Being awake to Ma: Designing in between-ness as a way of becoming with

Co-designing is an activity based on emergence where constituents are mutually changing towards purposeful outcomes. Here, I draw on the Japanese philosophy of Ma as ‘between-ness’ to explore how we are transforming and becoming together among this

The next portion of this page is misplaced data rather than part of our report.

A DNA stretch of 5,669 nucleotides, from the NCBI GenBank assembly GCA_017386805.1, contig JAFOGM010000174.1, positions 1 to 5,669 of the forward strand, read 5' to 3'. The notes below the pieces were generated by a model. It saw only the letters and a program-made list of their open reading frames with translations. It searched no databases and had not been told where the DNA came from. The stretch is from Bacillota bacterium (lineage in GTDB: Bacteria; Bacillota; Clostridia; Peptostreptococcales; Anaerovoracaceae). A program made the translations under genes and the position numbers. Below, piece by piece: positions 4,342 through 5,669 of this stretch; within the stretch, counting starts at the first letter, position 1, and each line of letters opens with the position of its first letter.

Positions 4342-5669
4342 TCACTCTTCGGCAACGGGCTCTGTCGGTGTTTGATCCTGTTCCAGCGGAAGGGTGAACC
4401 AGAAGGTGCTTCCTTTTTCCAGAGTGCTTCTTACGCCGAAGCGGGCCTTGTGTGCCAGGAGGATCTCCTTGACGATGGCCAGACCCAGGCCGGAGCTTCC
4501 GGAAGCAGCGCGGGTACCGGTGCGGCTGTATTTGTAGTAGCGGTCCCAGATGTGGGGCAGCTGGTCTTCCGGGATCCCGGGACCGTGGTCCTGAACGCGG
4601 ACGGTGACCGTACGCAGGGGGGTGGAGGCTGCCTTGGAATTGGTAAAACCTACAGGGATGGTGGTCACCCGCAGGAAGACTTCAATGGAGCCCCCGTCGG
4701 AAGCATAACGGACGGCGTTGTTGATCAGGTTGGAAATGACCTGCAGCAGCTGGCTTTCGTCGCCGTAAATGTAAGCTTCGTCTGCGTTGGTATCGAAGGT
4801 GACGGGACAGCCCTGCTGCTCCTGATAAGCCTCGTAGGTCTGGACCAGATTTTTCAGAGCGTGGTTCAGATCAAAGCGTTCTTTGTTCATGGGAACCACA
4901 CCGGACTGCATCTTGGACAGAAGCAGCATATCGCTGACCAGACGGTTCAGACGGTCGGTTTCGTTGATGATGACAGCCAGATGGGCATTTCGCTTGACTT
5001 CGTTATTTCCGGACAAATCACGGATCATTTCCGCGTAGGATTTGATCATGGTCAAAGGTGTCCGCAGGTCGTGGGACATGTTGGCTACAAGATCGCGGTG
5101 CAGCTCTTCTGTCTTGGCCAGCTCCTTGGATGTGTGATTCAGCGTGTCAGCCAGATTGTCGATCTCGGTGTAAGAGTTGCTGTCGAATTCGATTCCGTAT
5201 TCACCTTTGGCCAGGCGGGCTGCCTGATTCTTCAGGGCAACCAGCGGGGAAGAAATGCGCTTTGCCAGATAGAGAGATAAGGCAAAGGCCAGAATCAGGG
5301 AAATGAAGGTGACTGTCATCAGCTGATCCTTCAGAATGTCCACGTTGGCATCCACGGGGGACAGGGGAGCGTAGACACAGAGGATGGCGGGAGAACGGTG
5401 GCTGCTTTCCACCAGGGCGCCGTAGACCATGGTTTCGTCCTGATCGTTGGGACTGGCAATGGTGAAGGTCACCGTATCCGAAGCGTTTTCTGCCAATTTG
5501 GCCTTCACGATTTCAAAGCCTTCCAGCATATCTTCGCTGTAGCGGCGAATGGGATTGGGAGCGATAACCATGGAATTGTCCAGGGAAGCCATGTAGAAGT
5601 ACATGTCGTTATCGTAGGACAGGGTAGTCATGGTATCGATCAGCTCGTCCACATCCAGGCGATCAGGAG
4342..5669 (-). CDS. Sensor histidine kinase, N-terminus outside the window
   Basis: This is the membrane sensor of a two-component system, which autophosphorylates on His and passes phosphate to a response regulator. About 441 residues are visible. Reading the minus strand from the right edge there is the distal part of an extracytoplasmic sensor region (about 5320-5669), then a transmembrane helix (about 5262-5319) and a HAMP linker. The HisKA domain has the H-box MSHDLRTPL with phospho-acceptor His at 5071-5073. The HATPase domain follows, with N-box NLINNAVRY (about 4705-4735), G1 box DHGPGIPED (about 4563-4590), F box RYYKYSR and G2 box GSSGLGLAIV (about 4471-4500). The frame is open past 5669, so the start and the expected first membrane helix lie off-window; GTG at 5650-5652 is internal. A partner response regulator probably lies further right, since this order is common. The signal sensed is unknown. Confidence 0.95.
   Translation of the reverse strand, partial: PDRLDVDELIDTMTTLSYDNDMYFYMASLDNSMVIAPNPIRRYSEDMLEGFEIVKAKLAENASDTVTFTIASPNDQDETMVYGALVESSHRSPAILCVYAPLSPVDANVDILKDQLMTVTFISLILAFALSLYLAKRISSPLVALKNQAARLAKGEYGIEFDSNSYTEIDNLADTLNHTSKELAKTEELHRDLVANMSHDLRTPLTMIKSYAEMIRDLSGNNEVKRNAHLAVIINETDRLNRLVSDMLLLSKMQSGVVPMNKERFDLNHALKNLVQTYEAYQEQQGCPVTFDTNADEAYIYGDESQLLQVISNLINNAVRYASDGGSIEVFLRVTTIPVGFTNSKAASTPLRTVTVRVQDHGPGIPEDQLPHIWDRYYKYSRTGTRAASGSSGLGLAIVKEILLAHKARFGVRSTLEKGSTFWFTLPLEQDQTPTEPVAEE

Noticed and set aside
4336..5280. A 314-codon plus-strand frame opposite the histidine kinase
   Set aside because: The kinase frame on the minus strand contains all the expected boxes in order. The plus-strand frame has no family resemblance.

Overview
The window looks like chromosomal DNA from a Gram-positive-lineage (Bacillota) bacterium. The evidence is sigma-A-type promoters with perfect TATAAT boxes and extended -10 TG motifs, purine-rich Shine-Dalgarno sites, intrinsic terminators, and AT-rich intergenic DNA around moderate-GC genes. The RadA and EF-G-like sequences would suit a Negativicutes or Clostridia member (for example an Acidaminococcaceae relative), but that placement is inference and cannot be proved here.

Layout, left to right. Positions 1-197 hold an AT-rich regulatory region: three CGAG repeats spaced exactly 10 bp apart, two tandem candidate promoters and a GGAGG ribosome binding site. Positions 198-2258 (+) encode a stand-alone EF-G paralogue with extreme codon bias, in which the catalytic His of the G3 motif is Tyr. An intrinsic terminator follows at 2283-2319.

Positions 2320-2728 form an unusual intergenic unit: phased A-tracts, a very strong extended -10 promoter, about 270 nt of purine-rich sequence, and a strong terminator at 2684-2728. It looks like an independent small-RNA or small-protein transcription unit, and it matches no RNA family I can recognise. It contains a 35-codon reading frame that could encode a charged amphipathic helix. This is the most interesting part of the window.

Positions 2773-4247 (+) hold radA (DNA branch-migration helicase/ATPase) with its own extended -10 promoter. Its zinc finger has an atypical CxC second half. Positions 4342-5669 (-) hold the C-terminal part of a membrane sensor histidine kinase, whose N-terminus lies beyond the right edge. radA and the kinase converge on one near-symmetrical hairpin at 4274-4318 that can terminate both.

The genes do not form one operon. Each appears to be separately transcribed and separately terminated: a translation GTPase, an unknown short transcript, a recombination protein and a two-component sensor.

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   " Being awake to  Ma : Designing in between-ness as a way of becoming with Yoko Akama School of Media and Communication, RMIT University,  Melbourne, Australia Co-designing is an activity based on emergence where constituents are mutually changing towards purposeful outcomes. Here, I draw on the Japanese philosophy of  Ma  as ‘between-ness’ to explore how we are transforming and becoming    together   among this heterogeneity. Yet, if emergence of potentiality is hard to articulate, it is even harder to understand. As we design, we are embedded within and inscripted by conditions that we cannot quite touch or see visibly, yet manifests through its evolution. Awakening to this in-between presence is a necessary start because co-designing is performed and emerges from relational sensitivity. Here, I entangle  Ma  with actor-network theory (ANT) to orient our senses towards that which have yet assembled or actioned. Latour describes these as empty spaces of a network, void and ‘plasma’ that also has agency. If ANT primarily helps us see the flow of actions among being and non-beings,  Ma  as between-ness can re-situate us in  emergence and contingency. Seen this way, co-designing can be ways to  bring others along on this journey of uncertainty in a pursuit to create ‘empty’ in- betweens within and among ourselves as we mutually become together through inter-relatedness. Keywords: Between-ness; Japanese philosophy;  Ma ; Co-designing; ANT; becoming with   1. Introduction When actor-network theory (ANT) traces momentary, fluid associations as networks, most critically, it also reveals that which remains unconnected  . Here, Bruno Latour asks, ‘ what is in between  the meshes of such a circuitry? … Is not a net made up, first and foremost, of empty spaces?’ (2005, 242, srcinal emphasis). In this paper, I take up this question and explore ‘between-ness’ through a Japanese philosophy called  Ma ( 間 ). More specifically, this paper situates designing in between-ness to embrace how it is creating, transforming and becoming    together   among heterogeneity – among  beings and non-beings, systems and power, and among places and atmospheres – by immersing in emergence and  chance . By reflecting on my own co-designing practice, I begin attuning into slippery, un-namable tones and expressions that can only be sensed through our feelings and bodily encounters in relation to other people, materials and entities. These are significant undercurrents when co-designing and shared here as written ‘fragments’.   As a Japanese design researcher, this inquiry began with a curiosity in the role of silence and its misinterpretation in places where have I lived, studied and worked (see Akama 2014). Cultural context plays a significant role in communication, and in some situations, it can often privilege outward expressions as voice over inward contemplation or ambiguous qualities of moods or tones, even though the latter still  powerfully shapes the course of a conversation, understanding and experience. Silence has been discussed as an important framework in conversational analysis (see Poland & Pederson 2008), and in participatory design, Stuedahl (2010, 7) examined its political role as ‘the invisible and silent character of design negotiation’ that enacts  power relations and reinstate social structure. These include hesitancies, deliberate or   # accidental interruptions, indecipherable babble and exchanges that only partly overlap. Moving beyond silence, my paper attempts to situate designing in between-ness .  The Japanese philosophy of  Ma  has captivated many scholars globally in the arts, theology, philosophy and cultural studies for many decades. The highly celebrated 1978 exhibition in Paris and New York,  Ma: Space-Time in Japan (Takahashi & Kimura 2000) showcased works of various artists, including the Japanese architect Arata Isozaki. He has been exploring the richness of  Ma  throughout his professional life, and is often credited in bringing  Ma  into the design discourse.  Ma  is a strong  presence in Japanese culture, for example, manifesting in spaces that are reconfigurable by sliding, semi-opaque screens in traditional houses. Corridors and entrances link inside and outside, blurring such boundaries. From this we see that  Ma  as between-ness is a merging of distinctions – a greyness in-between black and white  – and implies a relational sensitivity. Isozaki explains that  Ma  is the attention given to those invisible things and ‘denies the position of a fixed subject’ (in Davidson 1991, 66). An approximate translation of  Ma  in English is ‘in-between’ or ‘between-ness’, depending on its context as an adjective or a noun. Many scholars of  Ma  use these interchangeably. Others, like Derrida, are adamant that ‘  Ma  as the place for translation is untranslatable’ (ibid, 90). Yet within such limitations, I propose  Ma  as a way to further reinforce why being in-between is central for co-designing to emphasise becoming with , not product. The paper seeks to demonstrate the richness that occurs across, in-between and beyond and suggests that  Ma  can help transcend  paradigms that separate self/other, subject/object, designer/user and human/non-human, as prefigured boundaries. What will it mean if between-ness, and not individual subjects/objects, is the ground for being and becoming with? As a way to further articulate  Ma ’s contribution to design, I entangle  Ma  with ANT to further augment ways to awaken to emergence and change in co-designing. ANT’s contribution, particularly through Latour, has been significant in design discourse in order to grapple with plurality and heterogeneity (Bannon & Ehn, 2013). Contemporary understandings of a design process can no longer be neatly delineated with a start and finish. This is most acutely felt in participatory design, or emerging fields like service design. Systems often remain invisible and impact beyond organisational and geographical boundaries, facilitated by globalisation and digital technology. Here, Latour points out that some incidents, like disasters, can often  provoke an awakening to their assemblages. He takes the Columbia shuttle disaster as a ‘critical incident’ that made visible an object in the sky that required NASA and all its people, systems, knowledge and technology behind it to make it fly out and back to earth. ‘The action of flying a technical object has been redistributed throughout a highly composite network where bureaucratic routines are just as important as equations and material resistance … [and] has been made visible by the deployment of networks’ (2010, 2). However, I am interested in the assembling actions as much as those yet to assemble or noticed as having assembled. This resonates with Latour’s (2010, 8) intrigue with the network metaphor of ANT because ‘a net is made first of all of empty space’ and ‘composed mainly of voids’. The significance of  Ma  is to see that these empty holes are also important, like the in-betweens of spokes of a wheel that gives its strength and utility. 1  Connections are as valuable as the gaps in-between. "   $%&' ()*&+)' ,*-. /0- $12 34*05'604&-5 78 9&.2*0 #::;<= >$%&*48 '?-@)' '%0*) 0 %27A $%) 2'),265)'' -, 4%) B0*4 6&)' &5 4%) '?0B) C%)*) 4%)*) &' 5-4%&5DE F608 &' @5)0()( &54- 0 +)'')6A $%) 2'),265)'' -, 4%) +)'')6 6&)' &5 4%) '?0B) C%)*) 4%)*) &' 5-4%&5DE G *--. &' B*)04)( 78 B244&5D -24 (--*' 05( C&5(-C'A $%) 2'),265)'' -,   H Between-ness does not seek to define borders or delineate separate entities, and like the empty holes of a net, help situate our senses towards a potentiality that often falls out of our mental conditioning. ‘Emptiness’ has agency when seen through the world of  Ma, like silence, atmosphere or reading between the lines. Emptiness is potentiality according to a Japanese design philosopher, Kenya Hara (2011, 28): ‘A creative mind … does not see an empty bowl as valueless, but perceives it as existing in a transitional state, waiting for the content that will eventually fill it; and this creative  perspective instills power in the emptiness’. Seen this way, emptiness is a state or a chance of becoming. There are many ways to awaken our senses to this empty, in-between. Latour sketches this idea as ‘plasma’ – everything that remains unconnected – towards the end of his introductory book on ANT,  Reassembling the Social   (2005). Plasma is ‘that which is not yet formatted, not yet measured, not yet socialized, not yet engaged in metrological chains, and not yet covered, surveyed, mobilized, or subjectified. …It’s in between  and not made of social stuff. It is not hidden, simply unknown ’ (ibid, 254, srcinal emphasis). Indeed, there is a vast amount in the ‘social’ that is still not accounted for, and he is particularly puzzled by our lack of knowledge constructs to know how sudden change occurs. ‘Why do fierce armies disappear in week? Why do whole empires like the Soviet one vanish in a few months? … Why is it that quiet citizens turn into revolutionary crowds or that grim mass rallies break down into a  joyous crowd of free citizens?’ (ibid). He attributes such agency for change to ‘plasma’. I find this concept intriguing, yet difficult in understanding change – so central to designing – as it seems to be an epistemological concept rather than an ontological one. This epistemic convention in science and technology is also seen in the detached way the Colombia shuttle disaster is described (Latour, 2010). Roots of assemblages and action are traced but it is not oriented towards the emergence of futures. If ANT cannot fully articulate what it’s like to be immersed in the moments of change and how this is constantly evolving and becoming  , I argue that entangling ANT with  Ma  can orientate us towards the intimate, helping us feel what it means to  primarily reside in the between-ness  and how co-designing is creating, transforming and becoming among all these influences we cannot ‘format’.  Ma  is kindred with ANT in other ways, in developing a sensibility that makes the everyday life unfamiliar and manifest what may be invisible (Michael 2012). John Law (2009, 148) explains that ANT’s importance lies in seeing the world as non-foundational; ‘nothing is sacred and nothing is necessarily fixed.’ And like Tim Ingold, Donna Harraway and Karen Barad who have contributed to ANT’s discourse  by nesting it among STS, phenomenology and feminist theory, I incorporate their  perspectives here because  Ma  is pursued through tacit, immersive encounters of  becoming. As such, I ask the reader to not make the notion of  Ma exotic, and thereby distance and alienate it, but to seek its resonance with related ideas of their own as we embark on a sense-making endeavour together In this journey, I share how I developed a gradual attuning to  Ma ’s relational sensitivity by drawing upon co-designing moments. The fragments demonstrate how I  begin attuning in and immersing within, to catalyse a sensing of between-ness. As such, the discussion here may come across as abstract, but it is firmly grounded in my own  phenomenological experience. Like a lofty Zen-quote,  Ma  by its nature can be ambiguous and obscure, so it makes little sense unless it emerges from practice and returns to practice, anchored in action. The co-designing moments are called 4%) *--. 6&)' &5 4%) '?0B) C%)*) 4%)*) &' 5-4%&5DEI J%&6) 4%) .04)*&06 B-540&5' 24&6&48K 4%) &..04)*&06 B-540&5' )'')5B)E G' )62()( 4- &5 4%) ?0?)*K $0-&'. %0' &5,62)5B)( !"  ?%&6-'-?%8E     ; fragments because they are anecdotal and recalled that way, given that they were never formally documented. They were developed from notes and reflective thoughts combined with recollections, as a way of creating accounts for entry points into experience. In the  Discipline of Noticing   (2002, 57), John Mason describes the value of brief-but-vivid narrative ‘by omitting details which divert attention away from the main issue’. Likewise, there is a fictocritical quality to the fragments in order to accentuate moments and my perception that can never be captured in a video or a transcript. The fragments demonstrate how  Ma  could be practised in writing, resonating with Latour’s (2008) lament for conventional scientific writing on ‘matters of fact’ and the need to achieve realism on ‘matters of concern’. As such, I have stayed away from descriptions of methodology and providing evidence, which are ‘matters of fact’, and instead, used a style of writing that is in first person and reflexive. These fragments are aimed to bring attention to the liminal, ambiguous in- betweens of designing – things that are often left out in the reporting, but can be just as profound in our understanding. If ANT helps us to see the inter-relatedness of our actions among being and non-beings,  Ma  as between-ness can re-situate us in  this inter-relatedness; living, designing and transforming amongst it all. 2. Ma as between-ness Many scholars agree that  Ma  is an ambiguous concept to define since its colloquial use in Japanese is so varied. Yet, it is precisely this plurality of meaning, expressions and everyday embodiment that gives it openness and potency. The most literal way  Ma  can be described is ‘in-between space’, but its meaning range in considerable scale. One end is more objective, literal and tangible, like  Ma  as a space contained by structure (eg. a room / volume), an interstice (eg. gap / slit / opening), or a rest in music (eg. interval / break). Similarly, a pause when delivering a punch line has a dramatic quality. Richard Pilgrim (1986), a scholar of art and religion in Japan, refers to this  Ma  as ‘pregnant nothingness’, which include deliberative silence in a  performance or white space used in visual composition. The other end of the spectrum is tacit, subjective and ambiguous, applying to who and how we are with others – affinity, intimacy, animosity or strangeness – in other words, how social relations are experienced or created fluidly and dynamically (Kimura 2005). The Japanese word for ‘human being’ ( 人間 ) is composed of person ( 人 ) and  Ma  ( 間 ). This implies a ‘between-person’, situating humans as a relational being (Watsuji 1996). In Japanese, someone who has ‘lost  Ma’   or has ‘poor  Ma’   means they are poor in considering others, in reading between the lines or do or say socially awkward things.  Ma  emerges from a Japanese philosophy that takes ‘non-being or nothingness as its ground’ (Nishida in Dilworth et al 1998, 21).  Ma has   deep roots in Taoism, Shinto and Zen Buddhism, however the notion of ‘nothingness’ is too complex to discuss in depth here (see Pilgrim 1986) 2 , though a related concept of ‘emptiness’ is used in this  paper to foreground absent-centred awareness. Imagine for a moment, how a few,  black, inky brushstrokes on a white background can evoke a forest in a misty landscape. The absent marks are as important as the present ones.  Ma  can be expressed by the very absence of colour, sound or movement, accentuating awareness #   !"  *)'-504)' C&4% B-54).?-*0*8 ,).&5&'4 4%)-*8 05( L*)5B% ?%&6-'-?%8 3MDE N0*0C08K O0*0(K P)6)21)K Q)*6)02RS-548<K 724 4%)*) &' 6&446) *--. 4- )607-*04) 4%&' %)*)E T4 &' &.?-*4054 4- 5-4) 4%04 !"  (&( 5-4 ()+)6-? 0' 05 &54)66)B4206 B*&4&U2) -, F0*4)'&05 ?0*0(&D.'K 05( &5 ,0B4K ?*)(04)' &4K %0+&5D *--4' &5 F%&5)') 05( V0?05)') 05B&)54 ?%&6-'-?%8 -, 5-5R(206&'. 05( 5-4%&5D5)''K ()+)6-?)( 4%*-2D% 4%)&* 0*4'K 605D20D) 05( '?&*&4206&48E T ,--45-4) 4%&' 4- )5'2*) !"  &' 5-4 '27'2.)( 25()* J)'4)*5 4%)-*8 4%04 (-.&504)' ()'&D5E   W of totality and this requires a shift in consciousness from being  subject  -centred to absence -centred. In conversation with Derrida, Isozaki describes  Ma  as a ‘way of seeing’ and it is ‘deeply related to the sense of balance in daily life and it’s a key idea for decoding those aspect.’ He continues to say that  Ma  ‘denies the position of a fixed subject and drives it into a state of flickering … One can say that its function is infinitely close to Derrida’s espacement = becoming space’ (in Davidson 1991, 66). In other words, Isozaki sees  Ma  as between-ness  and becoming   as inseparable as two sides of the same coin. Among  Ma’s  varied meanings, I find Isozaki’s discussion most useful as a way of seeing, sensing and becoming, which has a relational sensitivity. These threads are central throughout the paper. Ideas of between-ness and becoming are rich concepts for co-designing because it is a relational methodology. The co-designing I practice and refer to here is strongly influenced by participatory design (PD) where distinctions between ‘designers’, ‘researchers’ and ‘users’ are deliberately questioned. Instead, contemporary discourse in PD views how ‘socio-material collectives of humans and non-humans’ are assembled through ‘matters of concern’ (Bannon & Ehn 2013, 57) evoking a Latourian orientation. Akama and Prendiville (2013, 32) describe that the addition of the two letters, ‘co’ in co-designing, is a significant shift in design, ‘signaling an openness to embrace the influence, interventions, disruptions, tensions and uncertainties brought to bear by other things and people’. I further add that embracing and enacting ‘co’ is also an epistemological and ontological shift. This no longer sees the self or subject as the epicentre of knowledge and locates it in the between-ness that emerges among heterogeneity – among designers and users, among the material and the social – all becoming together. The co-ontology means that the singular ‘I’ does not precede the relation of ‘we’ (Nancy 2000) and we become among relational ecologies of being and non-beings (Watsuji 1996). The plurality of between-ness also includes the presence and absence of atmosphere. These are often left out because they evade categorisation; what Beck (2002) named the things that ‘doesn’t fit’ in research. Atmosphere is an ambiguous in-between status with regard to the subject/object, singular/general and definite/indefinite state (Anderson 2009). Haptic and visceral senses like encountering a frosty reception or feeling a tension in the room are ways in which we intuit atmosphere. We can sense a shift in energy from nervousness to enthusiasm. The affect has intensity. Designing is alive in these felt moments but between-ness, like atmosphere evades capture in a transcript or a video recording, whilst altering design’s trajectory and experience. If these are prone to become lost in translation, we must turn to ways in which we, at least, can build an awareness of it. The fragments in this paper are ways of this sensing. 3.  Ma  ‘lost in translation’ Designing with people brings to bear many dimensions as part of contingency. Light and Akama (2012) share their observations on facilitating community-centred workshops where contingency is rife and personal relations are strongly influential. Designing in this space reveals the high degree of arbitrariness and emotions that shape the trajectory and outcome. ‘A chance word may bring in or redirect an uncertain participant, changing the group, the interaction and the outcome in unpremedidated ways … These small moments impact on the design that emerges and help decide it’ (69). They argue that such inter-subjective nuances are lost in the descriptions of designing over tangible and defined methodology, and that facilitation is centrally immersed within, and emerge from, very complex relational dynamics.